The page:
CBR TV @ SDCC 2014: Becky Cloonan on the Broad Appeal of "Gotham Academy"

Writer/artist Becky Cloonan joined CBR TV's Kiel Phegley during Comic-Con International in San Diego on the CBR Yacht for some day drinking and discussion about her very busy schedule. They discuss her transition from artist and occasional writer/artist to writer of two ongoing series at DC Comics and Image, respectively, whether that experience is nerve wracking and her approach to collaboration. Things then move into the hotly-anticipated "Gotham Academy," how she came to work with the Batman office and her hive mind relationship with artist and studio mate Karl Kerschl and their self-publishing ethos. Things then wrap up with a tease of her Image series "Southern Cross," how long she's wanted to do something with the creator-owned publisher and her (almost) encounter with "Game of Thrones" author George R.R. Martin.

RELATED: Cloonan, Fletcher & Kerschl Discuss "Gotham Academy" Enrollment

On whether it's nerve-wracking to write for others after so many years of drawing and writing mainly for herself: The writing part is a bit weird 'cause I'm really comfortable with art but with writing I'm still -- I don't want to say still learning, but I guess you're always still learning, no matter what. [Laughs] Forever and ever. It's great because I don't have to worry about the art chores of it. I'm working with Karl Kerschl on "Gotham Academy" and he's phenomenal so I don't have to worry. The book is in great hands. And then with "Southern Cross" for Image, Andy Belanger is drawing it and he's amazing, too. We've wanted to work together for a while so it just kind of happened and it's nice to be working with people that, even though I might have an idea of how I'd do it, I know they might handle it in a completely different way but I know it'll be great. I'm not worried.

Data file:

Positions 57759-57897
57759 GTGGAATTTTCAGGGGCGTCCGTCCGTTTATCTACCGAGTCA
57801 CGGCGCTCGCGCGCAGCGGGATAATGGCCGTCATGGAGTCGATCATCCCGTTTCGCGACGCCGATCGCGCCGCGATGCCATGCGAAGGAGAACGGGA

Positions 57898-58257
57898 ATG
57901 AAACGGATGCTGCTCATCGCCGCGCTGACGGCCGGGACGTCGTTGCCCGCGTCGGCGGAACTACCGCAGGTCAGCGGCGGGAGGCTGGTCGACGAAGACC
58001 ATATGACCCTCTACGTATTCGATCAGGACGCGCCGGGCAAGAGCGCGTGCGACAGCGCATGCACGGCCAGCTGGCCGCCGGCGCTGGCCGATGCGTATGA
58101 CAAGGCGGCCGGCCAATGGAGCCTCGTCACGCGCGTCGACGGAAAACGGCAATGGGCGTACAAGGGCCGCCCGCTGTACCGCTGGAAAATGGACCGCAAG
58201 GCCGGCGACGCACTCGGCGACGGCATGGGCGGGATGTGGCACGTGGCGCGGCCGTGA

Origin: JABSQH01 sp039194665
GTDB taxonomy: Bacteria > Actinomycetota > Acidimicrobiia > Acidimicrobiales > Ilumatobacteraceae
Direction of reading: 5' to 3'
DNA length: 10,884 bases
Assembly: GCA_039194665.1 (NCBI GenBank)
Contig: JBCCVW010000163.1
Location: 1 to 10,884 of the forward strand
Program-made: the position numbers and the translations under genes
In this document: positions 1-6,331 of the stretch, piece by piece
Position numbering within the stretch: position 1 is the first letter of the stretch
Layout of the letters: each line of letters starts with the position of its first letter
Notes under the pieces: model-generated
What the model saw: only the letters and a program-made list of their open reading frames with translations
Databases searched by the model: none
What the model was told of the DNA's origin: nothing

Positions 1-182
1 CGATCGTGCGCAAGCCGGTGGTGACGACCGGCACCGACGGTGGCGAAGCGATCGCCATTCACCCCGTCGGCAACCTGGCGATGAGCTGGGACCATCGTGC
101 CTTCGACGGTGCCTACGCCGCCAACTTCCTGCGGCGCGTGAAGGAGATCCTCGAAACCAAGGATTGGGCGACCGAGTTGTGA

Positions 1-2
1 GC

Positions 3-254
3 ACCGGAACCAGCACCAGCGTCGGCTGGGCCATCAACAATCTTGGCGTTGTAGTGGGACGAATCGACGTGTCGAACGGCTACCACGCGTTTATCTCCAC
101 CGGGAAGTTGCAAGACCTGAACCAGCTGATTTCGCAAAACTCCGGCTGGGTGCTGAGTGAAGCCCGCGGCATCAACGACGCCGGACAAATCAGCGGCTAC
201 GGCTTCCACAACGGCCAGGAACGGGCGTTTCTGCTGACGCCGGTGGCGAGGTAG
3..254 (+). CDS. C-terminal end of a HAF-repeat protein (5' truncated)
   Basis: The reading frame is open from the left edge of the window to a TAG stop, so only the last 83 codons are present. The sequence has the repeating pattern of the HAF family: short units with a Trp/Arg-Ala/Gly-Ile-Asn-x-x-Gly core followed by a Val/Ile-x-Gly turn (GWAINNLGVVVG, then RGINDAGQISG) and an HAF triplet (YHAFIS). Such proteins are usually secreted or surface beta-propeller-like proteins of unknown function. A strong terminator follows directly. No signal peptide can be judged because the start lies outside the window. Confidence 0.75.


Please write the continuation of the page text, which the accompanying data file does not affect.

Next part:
On not being too precious and being open to what her collaborators bring to the table: I've worked with writers and I think the big part of collaborating is you have to trust the other person that you're working with. Having been trusted so many times myself with Gerard [Way] and Shaun [Simon] on "Killjoys" and Brian [Wood] with "Demo" and however many other books we've collaborated on, I've always been shown that kind of trust. So I feel like even if I may say, "Here's how I picture it, you don't have to follow what I do."

On the comic book touchstones that inform the creation of "Gotham Academy" and her journey to Batman: "Silver Surfer" was my first comic book I ever read, "Silver Surfer Annual" #1 from 1988, and I remember it very clearly. Super Skrull was on the cover, and then Silver Surfer and some other blind guy was back over here. After that, Jim Lee's "X-Men" came out and then "Excalibur," Chris Claremont's run, and these were all books that I loved so much growing up. And then I got into manga, so I started reading "Ranma 1/2," you know, just having those books as a kid I think is really important. I didn't get into Batman until later, actually. It's a little weird.